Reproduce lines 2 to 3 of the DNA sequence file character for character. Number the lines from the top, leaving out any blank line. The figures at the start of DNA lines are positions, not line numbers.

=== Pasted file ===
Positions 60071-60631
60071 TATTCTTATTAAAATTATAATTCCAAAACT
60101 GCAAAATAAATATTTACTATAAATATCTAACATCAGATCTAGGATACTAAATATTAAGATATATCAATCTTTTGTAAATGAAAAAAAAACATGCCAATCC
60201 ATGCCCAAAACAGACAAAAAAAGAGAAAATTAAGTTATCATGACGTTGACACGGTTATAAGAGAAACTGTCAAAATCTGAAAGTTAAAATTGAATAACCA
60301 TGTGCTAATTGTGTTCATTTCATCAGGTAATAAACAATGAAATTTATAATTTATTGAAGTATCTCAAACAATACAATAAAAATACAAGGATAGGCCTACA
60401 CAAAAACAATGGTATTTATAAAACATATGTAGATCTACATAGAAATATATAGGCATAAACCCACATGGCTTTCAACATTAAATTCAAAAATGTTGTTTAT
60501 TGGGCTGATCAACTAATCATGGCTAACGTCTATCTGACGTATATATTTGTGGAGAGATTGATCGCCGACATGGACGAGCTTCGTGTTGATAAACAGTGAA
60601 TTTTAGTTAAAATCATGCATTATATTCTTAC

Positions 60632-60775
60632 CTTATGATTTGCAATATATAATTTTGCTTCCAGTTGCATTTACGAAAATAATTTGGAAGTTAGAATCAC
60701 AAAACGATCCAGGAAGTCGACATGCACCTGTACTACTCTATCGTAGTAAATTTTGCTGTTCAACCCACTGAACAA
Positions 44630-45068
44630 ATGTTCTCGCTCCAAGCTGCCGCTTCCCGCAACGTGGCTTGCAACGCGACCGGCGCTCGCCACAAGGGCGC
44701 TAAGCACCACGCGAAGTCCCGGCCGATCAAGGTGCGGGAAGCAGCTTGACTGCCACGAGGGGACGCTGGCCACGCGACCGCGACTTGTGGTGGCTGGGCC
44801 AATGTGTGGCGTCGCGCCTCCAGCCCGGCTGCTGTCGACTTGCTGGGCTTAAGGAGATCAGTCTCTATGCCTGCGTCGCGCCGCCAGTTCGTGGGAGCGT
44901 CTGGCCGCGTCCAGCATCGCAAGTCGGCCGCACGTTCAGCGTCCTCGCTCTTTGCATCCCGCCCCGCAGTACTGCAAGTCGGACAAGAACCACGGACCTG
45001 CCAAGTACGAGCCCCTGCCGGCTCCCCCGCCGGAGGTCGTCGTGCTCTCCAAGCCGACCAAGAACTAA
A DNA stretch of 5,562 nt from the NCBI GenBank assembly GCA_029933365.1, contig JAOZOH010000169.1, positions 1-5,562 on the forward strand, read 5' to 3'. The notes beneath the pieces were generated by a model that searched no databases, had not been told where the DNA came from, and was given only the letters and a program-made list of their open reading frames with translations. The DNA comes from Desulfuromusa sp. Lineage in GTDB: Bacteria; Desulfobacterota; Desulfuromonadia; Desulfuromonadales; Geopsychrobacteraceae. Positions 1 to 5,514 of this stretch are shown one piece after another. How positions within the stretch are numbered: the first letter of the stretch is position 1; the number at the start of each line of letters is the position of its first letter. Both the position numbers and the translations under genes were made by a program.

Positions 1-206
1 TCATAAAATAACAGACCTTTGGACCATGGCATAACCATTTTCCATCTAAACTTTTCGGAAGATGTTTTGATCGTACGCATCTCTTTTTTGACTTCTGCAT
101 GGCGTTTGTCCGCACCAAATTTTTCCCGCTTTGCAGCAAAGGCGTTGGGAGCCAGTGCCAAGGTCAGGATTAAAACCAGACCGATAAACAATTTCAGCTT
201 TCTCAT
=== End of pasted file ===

60071 TATTCTTATTAAAATTATAATTCCAAAACT
60101 GCAAAATAAATATTTACTATAAATATCTAACATCAGATCTAGGATACTAAATATTAAGATATATCAATCTTTTGTAAATGAAAAAAAAACATGCCAATCC